At some point, she met? fell in love with? hung on to? Agostino, Mexican, once an accomplished archaeologist in Mexico City.  He went to study in the United States, and somehow his career went awry.

So there’s searching, finding, scholarship, romance in the past, now making way for aging, immobility, dementia, deafness and other troubles. Who knows what else.  And you can see from the picture that she was beautiful, with fine features and gestures.

They live in the house behind the gate we share and now owned by Agostino’s daughter in New York.  Helen tries admirably to be the on-site caretaker, but the daily skills don’t come so easily any more.  To use the washing machine, we follow fairly straight-forward instructions, read to us over and over, with the warnings of the bad things that will ensue if we do it wrong.  When the water pump to our house suddenly went out, she yelled increasingly loudly to turn off the pump, ignoring William’s yelling back that it was never on.  And more like that.  Frustration and fear.  Shouting at Agostino and his shouting back.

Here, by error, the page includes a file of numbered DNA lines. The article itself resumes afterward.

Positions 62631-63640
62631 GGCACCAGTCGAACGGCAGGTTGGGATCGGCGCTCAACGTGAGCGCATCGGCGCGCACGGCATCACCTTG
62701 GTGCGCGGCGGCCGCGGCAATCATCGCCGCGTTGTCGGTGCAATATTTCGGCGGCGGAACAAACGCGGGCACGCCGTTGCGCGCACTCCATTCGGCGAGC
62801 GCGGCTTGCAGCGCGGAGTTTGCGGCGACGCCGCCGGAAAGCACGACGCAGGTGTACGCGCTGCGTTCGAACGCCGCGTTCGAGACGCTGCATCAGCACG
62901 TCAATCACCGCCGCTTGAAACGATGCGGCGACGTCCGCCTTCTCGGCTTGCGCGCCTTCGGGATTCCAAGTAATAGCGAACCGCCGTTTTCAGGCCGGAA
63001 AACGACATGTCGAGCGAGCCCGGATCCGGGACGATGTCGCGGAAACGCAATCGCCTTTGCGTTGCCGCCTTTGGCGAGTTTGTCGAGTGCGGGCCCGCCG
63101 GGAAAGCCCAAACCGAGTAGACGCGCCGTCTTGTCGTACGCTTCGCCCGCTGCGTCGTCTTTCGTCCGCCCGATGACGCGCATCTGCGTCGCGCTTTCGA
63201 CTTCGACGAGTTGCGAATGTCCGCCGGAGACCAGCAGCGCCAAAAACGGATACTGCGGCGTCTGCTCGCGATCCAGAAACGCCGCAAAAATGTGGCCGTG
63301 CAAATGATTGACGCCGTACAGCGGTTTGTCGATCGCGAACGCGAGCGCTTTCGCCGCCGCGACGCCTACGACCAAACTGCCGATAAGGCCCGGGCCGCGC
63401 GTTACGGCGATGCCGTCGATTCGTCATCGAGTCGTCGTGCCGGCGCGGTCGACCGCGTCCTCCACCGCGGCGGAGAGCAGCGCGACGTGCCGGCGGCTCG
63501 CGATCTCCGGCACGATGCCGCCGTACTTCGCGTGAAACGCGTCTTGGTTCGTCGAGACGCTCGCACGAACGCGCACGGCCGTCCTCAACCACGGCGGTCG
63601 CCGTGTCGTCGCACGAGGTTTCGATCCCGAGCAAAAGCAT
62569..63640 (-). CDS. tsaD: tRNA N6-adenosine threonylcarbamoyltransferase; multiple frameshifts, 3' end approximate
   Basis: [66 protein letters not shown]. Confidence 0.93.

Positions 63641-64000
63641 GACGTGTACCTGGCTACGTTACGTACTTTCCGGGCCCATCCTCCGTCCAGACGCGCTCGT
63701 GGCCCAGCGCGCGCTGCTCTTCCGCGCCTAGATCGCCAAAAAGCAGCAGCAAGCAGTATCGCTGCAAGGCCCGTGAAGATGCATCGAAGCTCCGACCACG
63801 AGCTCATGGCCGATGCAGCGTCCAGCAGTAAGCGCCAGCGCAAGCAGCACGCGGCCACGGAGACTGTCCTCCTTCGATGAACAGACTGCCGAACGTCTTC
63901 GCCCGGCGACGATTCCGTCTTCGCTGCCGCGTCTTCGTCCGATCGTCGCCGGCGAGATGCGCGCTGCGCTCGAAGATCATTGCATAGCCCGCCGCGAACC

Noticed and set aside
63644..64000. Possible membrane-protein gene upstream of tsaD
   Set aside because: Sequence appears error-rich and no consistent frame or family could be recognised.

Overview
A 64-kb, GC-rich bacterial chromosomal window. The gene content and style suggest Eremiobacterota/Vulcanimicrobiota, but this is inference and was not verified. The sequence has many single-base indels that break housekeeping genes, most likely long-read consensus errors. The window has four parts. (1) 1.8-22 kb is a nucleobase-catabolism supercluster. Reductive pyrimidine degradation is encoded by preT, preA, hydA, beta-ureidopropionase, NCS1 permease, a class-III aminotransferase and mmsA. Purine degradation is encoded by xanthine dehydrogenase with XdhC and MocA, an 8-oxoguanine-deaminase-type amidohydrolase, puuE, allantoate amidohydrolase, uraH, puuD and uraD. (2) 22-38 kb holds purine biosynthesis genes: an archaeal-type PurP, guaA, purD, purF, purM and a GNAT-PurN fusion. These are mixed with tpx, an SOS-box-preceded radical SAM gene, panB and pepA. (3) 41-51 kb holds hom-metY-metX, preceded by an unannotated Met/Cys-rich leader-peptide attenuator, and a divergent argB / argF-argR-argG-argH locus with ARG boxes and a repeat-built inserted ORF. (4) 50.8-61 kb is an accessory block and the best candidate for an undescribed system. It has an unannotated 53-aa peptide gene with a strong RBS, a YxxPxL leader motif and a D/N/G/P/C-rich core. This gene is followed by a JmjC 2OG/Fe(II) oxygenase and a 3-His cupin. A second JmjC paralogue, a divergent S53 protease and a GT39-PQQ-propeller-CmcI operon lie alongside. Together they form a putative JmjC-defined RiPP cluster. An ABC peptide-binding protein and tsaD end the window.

Her joy remains the Oaxaca Lending Library, a part of her life for all these years.  Through the original and long-time librarian there, Ruth Gonzalez, came her attachment to this house.  Everyone at the OLL has great esteem for Helen, invariably grateful for her volunteer time there and praising her intelligence.  Until recent weeks, she has performed her job there organizing all the periodicals.

Sadly, in the short time we have been here, we cannot help but notice a huge decline.  Daily trips to market, just around the corner, are harder and she needs help with the small package and with clearing the obstructing stairway that’s always been here.